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Today's Stichomancy for Wyatt Earp

The first excerpt represents the element of Air. It speaks of mental influences and the process of thought, and is drawn from Droll Stories, V. 1 by Honore de Balzac:

speed, and soon slept like a new-born baby, no longer knowing the meaning of the word "cousin-german." Now, on the morrow he rose according to the habit of shepherds, with the sun, and came into his uncle's room to inquire if he spat white, if he coughed, if he had slept well; but the old servant told him that the canon, hearing the bells of St Maurice, the first patron of Notre Dame, ring for matins, he had gone out of reverence to the cathedral, where all the Chapter were to breakfast with the Bishop of Paris; upon which Chiquon replied: "Is his reverence the canon out of his senses thus to disport himself, to catch a cold, to get rheumatism? Does he wish to die? I'll light a big fire to warm him when he returns;" and the good shepherd

Droll Stories, V. 1
The second excerpt represents the element of Fire. It speaks of emotional influences and base passions, and is drawn from Romeo and Juliet by William Shakespeare:

To helpe me sort such needfull ornaments, As you thinke fit to furnish me to morrow? Mo. No not till Thursday, there's time inough

Fa. Go Nurse, go with her, Weele to Church to morrow.

Exeunt. Iuliet and Nurse.

Mo. We shall be short in our prouision, 'Tis now neere night

Fa. Tush, I will stirre about, And all things shall be well, I warrant thee wife: Go thou to Iuliet, helpe to decke vp her,

Romeo and Juliet
The third excerpt represents the element of Water. It speaks of pure spiritual influences and feelings of love, and is drawn from 20,000 Leagues Under the Sea by Jules Verne:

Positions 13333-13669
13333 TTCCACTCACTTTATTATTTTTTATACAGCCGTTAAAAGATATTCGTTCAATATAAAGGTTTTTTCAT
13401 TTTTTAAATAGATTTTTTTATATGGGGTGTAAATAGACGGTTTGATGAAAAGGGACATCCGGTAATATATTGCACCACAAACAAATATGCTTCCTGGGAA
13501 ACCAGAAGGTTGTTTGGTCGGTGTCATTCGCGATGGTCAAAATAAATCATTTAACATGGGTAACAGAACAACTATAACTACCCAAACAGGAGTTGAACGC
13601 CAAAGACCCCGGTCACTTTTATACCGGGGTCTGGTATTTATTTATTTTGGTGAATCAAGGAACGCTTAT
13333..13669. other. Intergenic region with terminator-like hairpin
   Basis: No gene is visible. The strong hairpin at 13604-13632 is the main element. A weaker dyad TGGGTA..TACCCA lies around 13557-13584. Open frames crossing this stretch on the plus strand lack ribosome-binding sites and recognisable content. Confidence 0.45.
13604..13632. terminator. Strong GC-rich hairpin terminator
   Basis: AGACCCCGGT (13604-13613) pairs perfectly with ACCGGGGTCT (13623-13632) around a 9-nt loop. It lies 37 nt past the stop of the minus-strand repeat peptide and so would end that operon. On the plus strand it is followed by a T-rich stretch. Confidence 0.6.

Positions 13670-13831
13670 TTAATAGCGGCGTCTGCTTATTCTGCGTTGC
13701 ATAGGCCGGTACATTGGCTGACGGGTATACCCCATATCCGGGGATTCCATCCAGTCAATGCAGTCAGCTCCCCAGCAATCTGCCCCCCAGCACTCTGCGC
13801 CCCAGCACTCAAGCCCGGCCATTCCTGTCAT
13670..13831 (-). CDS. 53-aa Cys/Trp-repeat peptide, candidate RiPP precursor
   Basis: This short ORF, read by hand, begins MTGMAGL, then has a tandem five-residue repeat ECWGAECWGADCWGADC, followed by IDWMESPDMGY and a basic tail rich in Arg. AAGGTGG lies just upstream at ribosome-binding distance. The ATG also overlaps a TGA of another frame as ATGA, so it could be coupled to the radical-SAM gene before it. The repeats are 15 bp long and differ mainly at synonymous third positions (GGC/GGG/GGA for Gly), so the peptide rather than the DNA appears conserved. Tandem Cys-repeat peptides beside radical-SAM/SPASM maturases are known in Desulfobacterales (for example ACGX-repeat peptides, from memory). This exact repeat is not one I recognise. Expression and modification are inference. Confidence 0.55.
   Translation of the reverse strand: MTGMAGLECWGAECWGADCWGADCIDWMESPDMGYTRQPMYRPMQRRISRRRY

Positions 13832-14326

Who knows but by to-morrow we may be a hundred leagues away? Let circumstances only favour us, and by ten or eleven o'clock we shall have landed on some spot of terra firma, alive or dead. But adieu now till to-night."

With these words the Canadian withdrew, leaving me almost dumb. I had imagined that, the chance gone, I should have time to reflect and discuss the matter. My obstinate companion had given me no time; and, after all, what could I have said to him? Ned Land was perfectly right. There was almost the opportunity to profit by. Could I retract my word, and take upon myself the responsibility of compromising the future of my companions?

20,000 Leagues Under the Sea
The fourth excerpt represents the element of Earth. It speaks of physical influences and the impact of the unseen on the visible world, and is drawn from The Cavalry General by Xenophon:

their head, in such formation as to allow the whole breadth of the racecourse to be filled. Then, as soon as they have gained the top[12] of the incline, which leads down to the theatre opposite, it would, I think, be obviously useful here to show the skill with which your troopers can gallop down a steep incline[13] with as broad a front as the nature of the ground permits. I am quite clear that your troopers, if they can trust their own skill in galloping, will take kindly to such an exhibition; while as certainly, if unpractised, they must look to it that the enemy does not give them a lesson in the art some day, perforce.

[10] {dielaunosin en Lukeio}. See A. Martin, op. cit. 196; cf. Arist.